‘It’s really good of you to offer to baby sit,’ she says. ‘Miles is very good, he’ll go to bed when you tell him. Anyway Rusty will look after you both.’

She bends down so her nose is just a few centimetres from his. ‘Won’t you darling?’ She rubs his cheek and manhandles his ear.

‘Oh,’ I say alarmed, ‘aren’t you taking him with you?’ I hadn’t for a moment imagined she would leave the dog behind.

‘I can’t take him to the cinema,’ she laughs but there must be something in my face that alerts her and she quickly looks concerned. ‘Is that all right with you Monica?’ Her head tilts and comes forward to find my eyes. ‘He’s very sweet honest. He won’t give you a bad time, he’s very well behaved.’ She has not guessed at my fear, has not seen inside my soul where the dog scars lie and I feel ashamed now that I have appeared so shocked.

‘I’m sure it will be all right,’ I say quickly, already making plans to shut him in the kitchen, the hallway, the child’s bedroom, anywhere. Almost reading my mind she says, ‘He sleeps on Mile’s bed, so he won’t trouble you after bedtime.’ I finish my tea as she again lights the squashed little butt in her mouth.

‘Friday,’ she says, ‘Seven OK with you?’ The dog follows us to the door. I notice then he is quite old, his head drooped and his jowl flecked with grey hairs.

‘Nice dog.’ I say bravely. ‘My grandfather had a dog called Rusty. Same colour.’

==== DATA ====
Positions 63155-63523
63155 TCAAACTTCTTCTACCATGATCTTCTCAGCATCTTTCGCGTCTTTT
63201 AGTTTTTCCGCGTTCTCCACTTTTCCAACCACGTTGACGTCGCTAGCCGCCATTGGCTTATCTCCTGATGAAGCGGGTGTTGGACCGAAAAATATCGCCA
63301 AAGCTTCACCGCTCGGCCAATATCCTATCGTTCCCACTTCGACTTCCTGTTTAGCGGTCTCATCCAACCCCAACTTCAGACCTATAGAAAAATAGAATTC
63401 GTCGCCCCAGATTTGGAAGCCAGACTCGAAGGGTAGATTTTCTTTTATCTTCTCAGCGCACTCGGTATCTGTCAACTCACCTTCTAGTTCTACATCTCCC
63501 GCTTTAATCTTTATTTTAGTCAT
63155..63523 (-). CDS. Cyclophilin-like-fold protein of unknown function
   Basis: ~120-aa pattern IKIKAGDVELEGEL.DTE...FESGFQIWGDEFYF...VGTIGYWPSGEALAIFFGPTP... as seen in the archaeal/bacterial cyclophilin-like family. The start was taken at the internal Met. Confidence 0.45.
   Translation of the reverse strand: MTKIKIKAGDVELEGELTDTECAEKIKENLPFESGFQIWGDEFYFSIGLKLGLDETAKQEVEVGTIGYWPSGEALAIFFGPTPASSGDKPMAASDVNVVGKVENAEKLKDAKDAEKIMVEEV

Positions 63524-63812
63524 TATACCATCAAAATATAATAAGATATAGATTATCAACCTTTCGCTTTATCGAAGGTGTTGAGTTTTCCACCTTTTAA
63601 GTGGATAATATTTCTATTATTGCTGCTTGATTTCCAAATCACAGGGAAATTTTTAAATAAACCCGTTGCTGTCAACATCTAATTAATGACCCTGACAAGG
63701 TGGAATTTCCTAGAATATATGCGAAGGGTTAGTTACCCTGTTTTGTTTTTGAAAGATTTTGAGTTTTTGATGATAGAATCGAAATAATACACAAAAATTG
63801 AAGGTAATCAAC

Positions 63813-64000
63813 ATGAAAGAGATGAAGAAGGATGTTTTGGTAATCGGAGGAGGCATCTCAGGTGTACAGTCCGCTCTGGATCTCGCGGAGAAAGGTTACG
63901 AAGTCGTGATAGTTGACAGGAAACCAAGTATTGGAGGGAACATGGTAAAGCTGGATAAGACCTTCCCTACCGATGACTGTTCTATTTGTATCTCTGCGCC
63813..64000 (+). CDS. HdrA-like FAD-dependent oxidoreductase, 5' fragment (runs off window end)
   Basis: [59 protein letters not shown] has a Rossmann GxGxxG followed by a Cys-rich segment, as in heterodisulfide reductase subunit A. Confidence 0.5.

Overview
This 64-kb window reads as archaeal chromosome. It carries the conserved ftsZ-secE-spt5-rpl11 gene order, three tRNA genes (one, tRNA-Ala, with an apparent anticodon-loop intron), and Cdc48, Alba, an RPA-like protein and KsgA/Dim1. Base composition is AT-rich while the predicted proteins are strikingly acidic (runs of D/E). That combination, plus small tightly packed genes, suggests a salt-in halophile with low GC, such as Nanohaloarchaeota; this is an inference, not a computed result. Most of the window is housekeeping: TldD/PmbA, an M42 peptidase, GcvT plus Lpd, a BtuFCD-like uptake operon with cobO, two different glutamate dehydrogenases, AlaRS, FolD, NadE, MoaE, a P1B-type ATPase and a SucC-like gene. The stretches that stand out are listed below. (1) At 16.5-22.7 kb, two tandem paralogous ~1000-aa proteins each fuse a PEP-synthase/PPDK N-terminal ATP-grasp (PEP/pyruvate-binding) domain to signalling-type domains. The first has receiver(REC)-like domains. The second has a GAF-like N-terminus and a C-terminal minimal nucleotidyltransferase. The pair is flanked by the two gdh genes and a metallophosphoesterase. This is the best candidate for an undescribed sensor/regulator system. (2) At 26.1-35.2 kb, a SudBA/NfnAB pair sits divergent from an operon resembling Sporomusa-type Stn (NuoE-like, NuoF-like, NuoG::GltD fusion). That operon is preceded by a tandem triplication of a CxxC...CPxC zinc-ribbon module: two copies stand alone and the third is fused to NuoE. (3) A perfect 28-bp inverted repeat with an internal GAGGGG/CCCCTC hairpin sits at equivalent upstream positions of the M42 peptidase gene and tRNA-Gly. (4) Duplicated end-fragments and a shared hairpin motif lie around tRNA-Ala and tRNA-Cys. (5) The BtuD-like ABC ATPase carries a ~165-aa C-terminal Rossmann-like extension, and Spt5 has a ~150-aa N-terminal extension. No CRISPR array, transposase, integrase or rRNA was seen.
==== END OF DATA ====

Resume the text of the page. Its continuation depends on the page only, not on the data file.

‘Yeh?’ she says.


           The translucent grey –blue morning light wakes me again and again from four o’clock onwards.

           I have dreamt. I dreamt I entered a room and lying in the folds of discarded clothing sat three large grasshoppers. They seemed posed to leap so I threw the corner of the sheet over them. I was not frightened. In fact I’ve never been scared of insects. However the moment the sheet settled on these creatures they jumped in unison, dog-like and snarling, gripping my sleeve so close to the skin that I felt the outer edge of teeth against my flesh. This mass, for that is what it had become, shook my arm, so crazed and angry that I had no power to either stop it or knock it off. I don’t recall the moment it let go but it came at the same time as I recognised that I was dreaming and that I could take charge and snap awake. But this surge of insect-dog was too quick for me, it moved to my groin where it thrashed and twisted. I fought the thing with my half conscious mind. I fought to move one muscle but my body was a stone wrapped in cotton wool, unworkable and ungovernable. The clever tricks of sleep sent me up blind alleys. At one stage I thought I was free. I felt my hand clasp the cool sheet beside me but the buzzing of anger still raged around my belly and I knew I had been duped by the cunning layers of sleep. Eventually I surfaced springing open-eyed into my bedroom, a dull agitation echoing around my groin.

How obscene that the dog dreams have crept their way back into my other night pictures, taking new forms and flattering themselves that I might not notice. I thought I was rid of them. I shall have to be on my guard now.

The dog dreams started when the tangled snake and lizard dreams stopped. It was like a new chapter of the night. The pillow a tomb under my head which they smashed through and jangled my sleep. Most of them remain very tangible partly because I wrote them down. I wrote them differently then, more as pure fact in short crisp sentences, stick insect words. I shall write them now as they should be told. Perhaps this will lay them to rest.